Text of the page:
In accordance with this invention, the stop member i8 is also utilized to eiect movement of the head 22 in synchronization with the bobbing or rocking movement of the body upon its supporting member. For that purpose, there is provided an actuating lever Se which at its upper end is provided with a transverse supporting pin 82 which is anchored in oppositely disposed integral projections 84 within thehead 22 of the duck, as shown particularly in Figure 5. Adjacent its lower end, the lever is provided with a further pivot pin 86 which is similarly anchored in integral oppositely disposed inward projections 38 forming the lower portion of the neck 24. The bottom or end portion of the lever Bil, indicated at Si), is apertured to permit passage of the cable therethrough, thereby when the stop 'i8 is in the position shown in Figure 3, the lever and consequently the ducks neck will be free to assume their normal rest position. However, when the cable is moved to cause the stop 'i8 to move over to the abutment *53, the stop will engage and carry with it the end portion 9B of the lever 8S moving the latter to the position shown in Figure l. This movement of the lever will distort the neck of the duck from the position shown in Figure 3 to the position shown in Figure l, thereby causing a realistic movement of the ducks neck and head.
The natural resiliency of the ducks neck may be relied to restore the neck and head to their normal position when the stop 'iii is withdrawn from engagement with the extremity 8c of the lever. However, it is preferred to provide a resilient or stiff wire 92 having its upper end anchored as by a pin ,fifi within the head of the duch, and having its lower extremity anchored by a pin 95 suitably secured within the body of he duck. The inherent resiliency of the Spring will tend to restore the neck and head to the position shown in Figure l, but will permit distortion of the neck and head from the position shown in l'igure 1 to that shown in Figure 3 under the actuation oi the above mentioned mechanism.
As shown more clearly in Figures 2 and 4, the sides of the body oi the duck are provided with a pair of Wings lllil which are mounted for both vertical and horizontal movement to simulate the flapping motion of a ducks wings.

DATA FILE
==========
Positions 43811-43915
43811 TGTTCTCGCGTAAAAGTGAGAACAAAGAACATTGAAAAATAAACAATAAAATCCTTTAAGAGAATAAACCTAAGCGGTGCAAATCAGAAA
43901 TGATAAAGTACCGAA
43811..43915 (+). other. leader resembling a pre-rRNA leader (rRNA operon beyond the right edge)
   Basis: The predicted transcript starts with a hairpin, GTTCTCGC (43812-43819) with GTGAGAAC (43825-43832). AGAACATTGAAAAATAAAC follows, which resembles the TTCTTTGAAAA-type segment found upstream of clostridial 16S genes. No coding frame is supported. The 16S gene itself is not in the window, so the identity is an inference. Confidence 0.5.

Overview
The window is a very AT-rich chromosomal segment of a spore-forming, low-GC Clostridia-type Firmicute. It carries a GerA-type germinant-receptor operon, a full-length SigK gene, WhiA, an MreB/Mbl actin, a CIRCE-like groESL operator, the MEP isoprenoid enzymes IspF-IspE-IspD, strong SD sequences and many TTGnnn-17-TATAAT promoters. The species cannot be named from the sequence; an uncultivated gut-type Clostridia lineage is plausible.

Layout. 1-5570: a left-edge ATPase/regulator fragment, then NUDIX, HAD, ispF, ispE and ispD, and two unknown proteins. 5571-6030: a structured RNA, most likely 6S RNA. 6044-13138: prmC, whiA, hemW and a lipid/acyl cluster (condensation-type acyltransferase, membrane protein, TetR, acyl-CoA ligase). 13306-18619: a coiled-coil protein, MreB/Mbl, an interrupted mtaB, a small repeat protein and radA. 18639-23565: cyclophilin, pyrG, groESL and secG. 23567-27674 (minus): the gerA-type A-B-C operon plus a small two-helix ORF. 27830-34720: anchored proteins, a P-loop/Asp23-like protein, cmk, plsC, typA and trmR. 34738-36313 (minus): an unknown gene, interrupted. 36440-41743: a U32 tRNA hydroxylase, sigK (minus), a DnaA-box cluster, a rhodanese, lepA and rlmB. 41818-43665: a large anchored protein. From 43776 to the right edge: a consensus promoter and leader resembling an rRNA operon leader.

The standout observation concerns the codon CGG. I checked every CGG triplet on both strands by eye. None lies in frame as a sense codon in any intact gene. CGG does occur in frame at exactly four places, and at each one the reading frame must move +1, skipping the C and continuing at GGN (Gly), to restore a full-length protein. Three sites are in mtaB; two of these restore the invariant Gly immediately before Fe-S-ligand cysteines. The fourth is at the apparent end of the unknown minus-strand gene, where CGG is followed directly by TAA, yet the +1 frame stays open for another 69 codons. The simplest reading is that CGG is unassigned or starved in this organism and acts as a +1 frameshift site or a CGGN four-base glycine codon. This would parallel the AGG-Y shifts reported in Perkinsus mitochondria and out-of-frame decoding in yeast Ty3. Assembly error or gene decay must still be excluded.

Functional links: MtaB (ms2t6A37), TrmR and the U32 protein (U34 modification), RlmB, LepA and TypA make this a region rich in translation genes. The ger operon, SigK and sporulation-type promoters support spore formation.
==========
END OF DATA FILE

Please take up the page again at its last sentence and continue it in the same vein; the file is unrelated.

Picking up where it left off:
For this purpose, the side walls o the duck body are provided with slots lil-2 and actuating arms idd extend through these slots and are pivotally secured to the wings as by the hinged brackets IGS. These brackets are provided with vertically disposed pivots whereby horizontal swinging movement of the wings with respect to the arms lili', will be permitted, while the wings will move vertically with vertical movement oi the arms lil as set forth hereinafter.
As shown more clearly in Figure e, and also in Figures l and 3, the side walls of the duck body, below the slots EQ2, are provided with further slots H38 and cables iii are secured to the inside surfaces of the wings and extend tluough the slots Hl@ into the interior of the duck body, being fastened to tension springs H12, see Figure 2, which in turn are anchored to a crossbar lill within the rear end of the duck body. These springs and cables serve to yieldingly urge the wings into their horizontal open position, shown in broken lines in Figure 2, but will yieldingly permit horizontal swinging movement of the wings to a lateral closed position shown in full lines in Figure 2.
As shown more clearly in Figures 2 and 4, the supporting arms i0@ for the wings are pivoted to vertically disposed pivot pins llc, by which the inner ends of the arms are received between the bifurcated ends of levers H8. The arms |04 can thus swing horizontally about the vertical pivot pins H6 and the levers H8, while the wings |80 may likewise swing horizontally about the vertical pivot pins of the hinge brackets |06 on the ends of the arms.
At their mid-portions, the levers H8 are pivotally mounted as at to horizontal pivot pins carried by fulcrum standards |22 rising from and mounted upon the bottom wall of the duck. It will thus be seen that when the levers H8 pivot vertically about their horizontal pivot pins |20, they will carry with them and cause vertical pivoting movement of the wings.
This vertical pivoting movement is effected by means of connecting links |24 which are swivelly attached to the ends of the levers H8, and are pivotally connected to crank arms |26 mounted upon the exterior of the standards 68 and upon the opposite ends of the axle |28 to which the drum or pulley 66 is xedly secured.
From the above, it will now be understood that as the pulley 68 is rotated by the remote control device through the flexible cable, a vertical pivoting movement will be imparted to the ducks wings causing the same to raise and lower. This movement will be synchronized with the bobbing or rocking motion of the duck body previously described and with the movement of the duck head.